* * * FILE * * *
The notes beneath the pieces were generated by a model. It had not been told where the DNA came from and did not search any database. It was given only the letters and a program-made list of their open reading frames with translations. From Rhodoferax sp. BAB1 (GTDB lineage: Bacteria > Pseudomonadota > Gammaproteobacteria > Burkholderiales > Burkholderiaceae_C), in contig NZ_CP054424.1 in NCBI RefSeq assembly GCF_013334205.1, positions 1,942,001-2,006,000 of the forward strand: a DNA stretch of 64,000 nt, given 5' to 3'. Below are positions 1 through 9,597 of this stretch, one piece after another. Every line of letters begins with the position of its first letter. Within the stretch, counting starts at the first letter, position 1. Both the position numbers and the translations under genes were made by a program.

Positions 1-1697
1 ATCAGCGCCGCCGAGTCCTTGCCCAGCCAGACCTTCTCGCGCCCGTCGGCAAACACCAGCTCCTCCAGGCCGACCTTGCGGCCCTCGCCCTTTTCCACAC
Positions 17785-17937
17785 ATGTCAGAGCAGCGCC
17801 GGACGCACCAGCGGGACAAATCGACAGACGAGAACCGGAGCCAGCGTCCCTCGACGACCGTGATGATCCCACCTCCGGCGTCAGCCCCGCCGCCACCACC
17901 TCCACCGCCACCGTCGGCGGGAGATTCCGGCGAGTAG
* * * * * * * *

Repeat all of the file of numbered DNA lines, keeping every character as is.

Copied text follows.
The notes beneath the pieces were generated by a model. It had not been told where the DNA came from and did not search any database. It was given only the letters and a program-made list of their open reading frames with translations. From Rhodoferax sp. BAB1 (GTDB lineage: Bacteria > Pseudomonadota > Gammaproteobacteria > Burkholderiales > Burkholderiaceae_C), in contig NZ_CP054424.1 in NCBI RefSeq assembly GCF_013334205.1, positions 1,942,001-2,006,000 of the forward strand: a DNA stretch of 64,000 nt, given 5' to 3'. Below are positions 1 through 9,597 of this stretch, one piece after another. Every line of letters begins with the position of its first letter. Within the stretch, counting starts at the first letter, position 1. Both the position numbers and the translations under genes were made by a program.

Positions 1-1697
1 ATCAGCGCCGCCGAGTCCTTGCCCAGCCAGACCTTCTCGCGCCCGTCGGCAAACACCAGCTCCTCCAGGCCGACCTTGCGGCCCTCGCCCTTTTCCACAC
Positions 17785-17937
17785 ATGTCAGAGCAGCGCC
17801 GGACGCACCAGCGGGACAAATCGACAGACGAGAACCGGAGCCAGCGTCCCTCGACGACCGTGATGATCCCACCTCCGGCGTCAGCCCCGCCGCCACCACC
17901 TCCACCGCCACCGTCGGCGGGAGATTCCGGCGAGTAG